I am writing today to share an observation I have made while traveling to Washington County over the past several months on a project to improve responses to domestic violence for families involved with the child welfare system. Observation: Your people care.
The project I work on for the Ohio Domestic Violence Network (the state domestic violence coalition), and alongside many private and public state partners, joins community training with community collaboration to increase the safety, well-being and healing of family members who are a) involved in the Washington County Children Services (WCCS), and b) have been impacted by a batterer's harmful behaviors. The project is being rolled out in other counties around the state, but I have been particularly impressed by your organizations' and professionals' willingness to come together when child welfare and adult domestic violence intersect. Even landing the project this early in the statewide roll-out required your county's Children Services agency to be a squeaky wheel among other counties, to demonstrate confidence in their abilities and assure a commitment to make the most of significant investments by the Supreme Court of Ohio, the Ohio Department of Jobs and Family Services, Casey Family Programs and the HealthPath Foundation of Ohio. Alice Stewart cares. She is the Intake and Assessment Supervisor at WCCS; she was Washington County's cheerleader and instrumental in getting the project.
For my involvement, this work is the most difficult of my 20-year career in domestic violence, not because people don't care, but because they care so much about helping children in homes where one adult uses violence and entitlement to dominate their partner and family. It is our caring that sometimes feels disruptive and intrusive in a family's private pain. This work is also hard because so many systems including law enforcement, courts, health care, Legal Aid, counseling agencies, social services and schools need to perform optimally and act respectfully with insufficient resources to establish consistent and effective responses. It requires capacity building, relationship building, tough cross-system discussions and personal gut checks, and it is certainly not for the faint of heart.
On my visits to Marietta, I have sat with case workers, supervisors and administrators of Washington County Children Services for weeks of training as they learn and practice a field-tested model called "Safe and Together." I have attended site visits where child protection teams apply the model to open cases that include a history of domestic violence (and there are many) so that workers more holistically consider the risk and impact of harmful batterer behaviors on children and give appropriate credit for the protective actions taken by adult victims. WCCS was clear that this work would be done with the partnership of EVE Inc., your local domestic violence program, and they shared their available designated team seats with several EVE Inc. staff members who completed the training and attended meetings alongside their child protection counterparts. Annelle Edwards and Janet Wells, co-directors of EVE Inc., care. They themselves attended these trainings, offered a firsthand tour of the shelter and provide leadership toward a goal of re-installation of the crucial service of a local Batterers Intervention Program. In the past six weeks, through a desire to understand each other's role better, workers from WCCS and EVE Inc. have been shadowing their counterparts across agencies to gain perspective on the functions and limitations of available services. They are likewise seeking out opportunities to leverage resources for better outcomes.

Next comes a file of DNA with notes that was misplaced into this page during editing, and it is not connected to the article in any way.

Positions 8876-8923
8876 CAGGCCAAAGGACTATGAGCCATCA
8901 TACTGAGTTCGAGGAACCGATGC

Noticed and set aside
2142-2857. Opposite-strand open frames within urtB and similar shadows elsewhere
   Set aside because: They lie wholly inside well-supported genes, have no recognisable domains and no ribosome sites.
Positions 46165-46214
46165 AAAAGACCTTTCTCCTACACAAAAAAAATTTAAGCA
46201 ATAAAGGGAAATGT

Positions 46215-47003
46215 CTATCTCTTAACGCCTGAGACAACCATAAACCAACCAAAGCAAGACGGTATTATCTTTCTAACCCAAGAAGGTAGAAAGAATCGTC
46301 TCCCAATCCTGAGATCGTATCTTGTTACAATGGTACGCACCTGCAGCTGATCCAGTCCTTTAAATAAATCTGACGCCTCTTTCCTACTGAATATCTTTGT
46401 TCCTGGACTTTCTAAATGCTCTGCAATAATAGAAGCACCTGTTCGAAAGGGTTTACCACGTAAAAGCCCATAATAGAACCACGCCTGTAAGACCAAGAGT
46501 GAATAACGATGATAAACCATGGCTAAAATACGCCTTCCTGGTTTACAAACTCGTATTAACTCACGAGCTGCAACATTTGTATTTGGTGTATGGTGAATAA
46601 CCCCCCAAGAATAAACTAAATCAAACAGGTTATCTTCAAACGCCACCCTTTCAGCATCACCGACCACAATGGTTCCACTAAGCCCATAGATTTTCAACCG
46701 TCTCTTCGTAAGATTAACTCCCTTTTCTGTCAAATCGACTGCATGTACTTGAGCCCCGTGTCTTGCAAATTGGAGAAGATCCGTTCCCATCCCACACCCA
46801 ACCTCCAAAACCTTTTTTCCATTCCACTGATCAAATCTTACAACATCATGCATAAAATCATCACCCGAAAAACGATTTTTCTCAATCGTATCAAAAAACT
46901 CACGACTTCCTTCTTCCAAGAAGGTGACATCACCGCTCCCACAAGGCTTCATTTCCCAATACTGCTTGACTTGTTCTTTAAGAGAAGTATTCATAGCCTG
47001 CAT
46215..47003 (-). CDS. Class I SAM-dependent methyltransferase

In June, a Community Partner Day to explain the core principles of the model and plans for ongoing work was well attended with leadership and representation from many other systems and stakeholders. Because your people care, they have agreed to conduct a rigorous data-driven self-assessment to prioritize action areas that will improve the lives of Washington County families dealing with the domestic violence. Additionally WCCS and EVE Inc. have asked me to return to Marietta to provide training for the broader community on the effects of domestic violence on children. They understand that this violence can harm a child's overall health, social and emotional development, attachments to family and neighborhood, and academic and lifelong success.
On my most recent visit to Marietta in October, I did my own shadowing of Protective Caseworker Kim Ensign. Kim has gone places and seen things that most of us would try hard to avoid. She clearly recognizes the gravity of her involvement in a family's life. I already knew Kim cared, but what she explained to me on that visit was your people care. I think I was asking her how hard it was to adopt this new model while implementing the agency transition to the Differential Response approach and managing a full caseload. She explained, "We do it because our community expects a lot from us." And so, I look forward to my future work in your county,
Family Systems Advocacy Director
Ohio Domestic Violence Network